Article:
The Indie music press, though, had written the Manics off as just another commercially successful band in the sea of beige. Contemporaries of Chris Martin & co. So, The Masses Against The Classes was seen as a rebuttal of that safe, smooth image. It was supposed to be a roar of anger against the band’s detractors & a reassuring gesture for fans that they may have lost (or come close to losing) in the post-Richey years. It is a downtempo, heavy guitar driven slice of Alternative Rock. The Nirvana comparisons are probably about spot on. The “ahh ahh ahhh ahhhh” intro is a nice enough throwback to the early days of Rock n Roll (specifically the Beatles version of Twist And Shout), which was obviously on their mind a lot at the time because one of the b-sides was a cover of Chuck Berry’s Rock And Roll Music.

Lyrically, The Masses Against The Classes feels a little shallow at first glance, especially fresh from listening to You Love Us with its dense web of references. It is however bookended by a pair of quotes. The song opens with a quote from American dissident linguist Noam Chomsky: “The country was founded on the principle that the primary role of the government is to protect property from the majority, and so it remains.” Stick a heavy reverb on that & we’d almost be in Choking Victim/Leftover Crack territory. The song closes with James Dean Bradfield screaming out an Albert Camus quote: “The slave begins by demanding justice and ends by wanting to wear a crown.” The choice of quotes seems to muddy the waters of what the song is about rather than offer any clarity. This is compounded by the quotations printed on the record sleeve. Mao Tse-Tung on the 10″ vinyl (“We should support whatever the enemy opposes and oppose whatever the enemy supports.”) & Kierkegaard on the CD (“Life can only be understood backwards, but it must be read forwards.”). Profound these quotes may be, but it’s hard to tie them into The Masses Against The Classes lyrical content.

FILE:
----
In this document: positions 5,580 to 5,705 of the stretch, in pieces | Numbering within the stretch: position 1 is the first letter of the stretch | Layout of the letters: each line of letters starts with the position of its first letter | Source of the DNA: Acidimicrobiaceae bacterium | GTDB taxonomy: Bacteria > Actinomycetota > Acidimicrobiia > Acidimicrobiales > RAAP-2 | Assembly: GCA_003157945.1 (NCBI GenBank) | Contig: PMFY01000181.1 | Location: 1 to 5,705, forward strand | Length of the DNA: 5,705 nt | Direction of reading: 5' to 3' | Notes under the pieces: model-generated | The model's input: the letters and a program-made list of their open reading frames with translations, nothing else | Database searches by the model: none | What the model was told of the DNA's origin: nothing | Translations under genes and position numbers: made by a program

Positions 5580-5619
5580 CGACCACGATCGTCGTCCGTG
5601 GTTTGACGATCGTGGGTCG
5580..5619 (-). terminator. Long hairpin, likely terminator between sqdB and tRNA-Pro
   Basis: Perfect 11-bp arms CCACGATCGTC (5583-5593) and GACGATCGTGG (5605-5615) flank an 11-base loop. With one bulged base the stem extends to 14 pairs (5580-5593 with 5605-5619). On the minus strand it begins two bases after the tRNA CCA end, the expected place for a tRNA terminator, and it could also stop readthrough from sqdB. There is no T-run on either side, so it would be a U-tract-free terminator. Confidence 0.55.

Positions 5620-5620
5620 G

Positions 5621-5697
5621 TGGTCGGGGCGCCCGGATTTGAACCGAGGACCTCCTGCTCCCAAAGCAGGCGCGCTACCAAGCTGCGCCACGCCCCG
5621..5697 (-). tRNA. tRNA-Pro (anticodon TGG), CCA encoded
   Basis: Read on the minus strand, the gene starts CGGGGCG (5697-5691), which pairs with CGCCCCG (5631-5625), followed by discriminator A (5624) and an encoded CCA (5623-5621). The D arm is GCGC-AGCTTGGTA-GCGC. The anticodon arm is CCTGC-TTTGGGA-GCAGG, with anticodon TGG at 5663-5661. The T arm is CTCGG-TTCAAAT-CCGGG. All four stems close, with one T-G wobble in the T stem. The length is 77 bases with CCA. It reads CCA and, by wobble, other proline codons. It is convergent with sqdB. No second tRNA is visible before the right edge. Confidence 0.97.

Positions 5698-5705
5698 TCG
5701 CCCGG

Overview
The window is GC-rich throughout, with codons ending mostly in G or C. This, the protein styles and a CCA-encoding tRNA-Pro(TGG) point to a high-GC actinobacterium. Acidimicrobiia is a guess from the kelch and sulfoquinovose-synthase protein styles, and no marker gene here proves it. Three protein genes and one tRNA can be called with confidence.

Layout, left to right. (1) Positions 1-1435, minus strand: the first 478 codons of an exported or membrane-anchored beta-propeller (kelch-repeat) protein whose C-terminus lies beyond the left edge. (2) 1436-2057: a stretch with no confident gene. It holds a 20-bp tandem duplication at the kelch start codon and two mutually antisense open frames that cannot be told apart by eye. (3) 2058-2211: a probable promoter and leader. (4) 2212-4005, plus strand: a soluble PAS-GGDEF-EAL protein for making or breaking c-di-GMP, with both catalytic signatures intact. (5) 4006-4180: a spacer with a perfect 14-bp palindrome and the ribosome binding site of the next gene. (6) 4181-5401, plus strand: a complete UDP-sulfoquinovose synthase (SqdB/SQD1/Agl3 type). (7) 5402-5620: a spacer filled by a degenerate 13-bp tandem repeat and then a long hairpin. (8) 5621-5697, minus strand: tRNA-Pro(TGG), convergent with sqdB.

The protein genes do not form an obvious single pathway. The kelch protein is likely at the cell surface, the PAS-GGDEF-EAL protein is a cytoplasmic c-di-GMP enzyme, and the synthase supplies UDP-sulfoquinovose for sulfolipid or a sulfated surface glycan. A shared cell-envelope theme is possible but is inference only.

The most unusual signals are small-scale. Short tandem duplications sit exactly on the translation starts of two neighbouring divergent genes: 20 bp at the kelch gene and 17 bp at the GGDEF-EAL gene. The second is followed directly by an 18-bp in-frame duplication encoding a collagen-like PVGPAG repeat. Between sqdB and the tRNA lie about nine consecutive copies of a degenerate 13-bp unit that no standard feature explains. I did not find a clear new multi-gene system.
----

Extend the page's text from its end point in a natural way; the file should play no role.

“Hello it’s us again,” the opening line states, “we’re still so in love with you.” I suspect that the “us” here is the same “us” that “you” loved back in ’92. This backs up the idea that The Masses Against The Classes is reaching out to lapsed (or betrayed) fans in some way. “You” can still love “us” because “we’re still so in love with you.” It’s quite simple & transparent. On the nose. I personally miss the opacity of earlier lyrics, like You Love Us. To confuse things slightly though, the end of the first verse seems to insult the same lapsed fans they were just trying to appeal to: “You thought you were our friends/ Success is an ugly word/Especially in your tiny world.” Even in transparency, the Manics embrace contradiction.

The chorus is also quite contradictory. “The masses against the classes/I’m tired of giving a reason/When the future is what we believe in.” In the final chorus, the song echoes You Love Us completely by declaring that “we’re the only thing left to believe in.” I take from these lyrics that the band are becoming increasingly uncomfortable in explaining their politics. It’s a classic dilemma of the left. Left-wing politics based on theory, history & dialectical analysis. By contrast, right-wing politics appeals to nothing other than greed, selfishness & hate. There is no future through Neoliberalism. The masses should, logically, be always against the classes because that’s the only way they have a future. The band are tired of “giving a reason” why they’re “against the classes.” They believe in the future, that’s why. The final lines of the chorus seem to me to be a bit of copy/paste Manics mythology trivia. I distinctly remember (although have failed utterly to find) an interview in which the band state that they prefer winter to summer. The reasoning, as I recall, was along similar lines to “we love the winter/It brings us closer together.”

I’m fairly certain that the first part of the second verse is addressing the absent Richey Edwards. “So can you hurt us anymore/Can you feel like it was before/Or are you lost forever more/Messed up and dead on alcohol.” This is addressing the pain which his disappearance caused the band. There’s a probing quality, like a tongue poking at an aching tooth. Will this return to our roots hurt? Will it bring back the pain of your loss all over again? The second couplet addresses Edwards’ reliance on alcohol & wonders aloud if he’s dead or alive. The second half of the verse feeds back into the You Love Us continuation. “Hello, fond farewell my dears/I hope you hear this nice and clear/Our love is unconditional/Our hate is yours to feed upon.” Is the “fond farewell” a signalling of the end of the original version of the Manic Street Preachers? The Punkier, angrier nihilists who wrote You Love Us & Motown Junk? It seems to read that way to me, though their following album, 2001’s Know Your Enemy, included several rawer, Punkier songs, like lead single Found That Soul.